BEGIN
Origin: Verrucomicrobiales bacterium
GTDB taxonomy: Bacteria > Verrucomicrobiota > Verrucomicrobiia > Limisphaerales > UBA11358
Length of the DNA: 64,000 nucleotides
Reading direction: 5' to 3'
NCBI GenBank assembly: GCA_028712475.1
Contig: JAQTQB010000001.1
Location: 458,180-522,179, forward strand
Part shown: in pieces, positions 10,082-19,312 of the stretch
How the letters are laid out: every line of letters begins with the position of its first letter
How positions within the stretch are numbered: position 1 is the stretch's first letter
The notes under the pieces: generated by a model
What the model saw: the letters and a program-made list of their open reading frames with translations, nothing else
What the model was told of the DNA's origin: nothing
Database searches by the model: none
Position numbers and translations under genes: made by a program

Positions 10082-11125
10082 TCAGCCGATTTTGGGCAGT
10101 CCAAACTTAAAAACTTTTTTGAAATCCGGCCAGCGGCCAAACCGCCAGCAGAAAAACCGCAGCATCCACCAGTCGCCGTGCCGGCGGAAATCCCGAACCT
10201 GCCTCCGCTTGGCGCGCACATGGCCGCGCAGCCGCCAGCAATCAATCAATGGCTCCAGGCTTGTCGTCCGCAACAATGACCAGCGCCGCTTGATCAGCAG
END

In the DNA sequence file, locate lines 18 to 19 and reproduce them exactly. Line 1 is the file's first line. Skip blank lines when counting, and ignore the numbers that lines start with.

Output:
10101 CCAAACTTAAAAACTTTTTTGAAATCCGGCCAGCGGCCAAACCGCCAGCAGAAAAACCGCAGCATCCACCAGTCGCCGTGCCGGCGGAAATCCCGAACCT
10201 GCCTCCGCTTGGCGCGCACATGGCCGCGCAGCCGCCAGCAATCAATCAATGGCTCCAGGCTTGTCGTCCGCAACAATGACCAGCGCCGCTTGATCAGCAG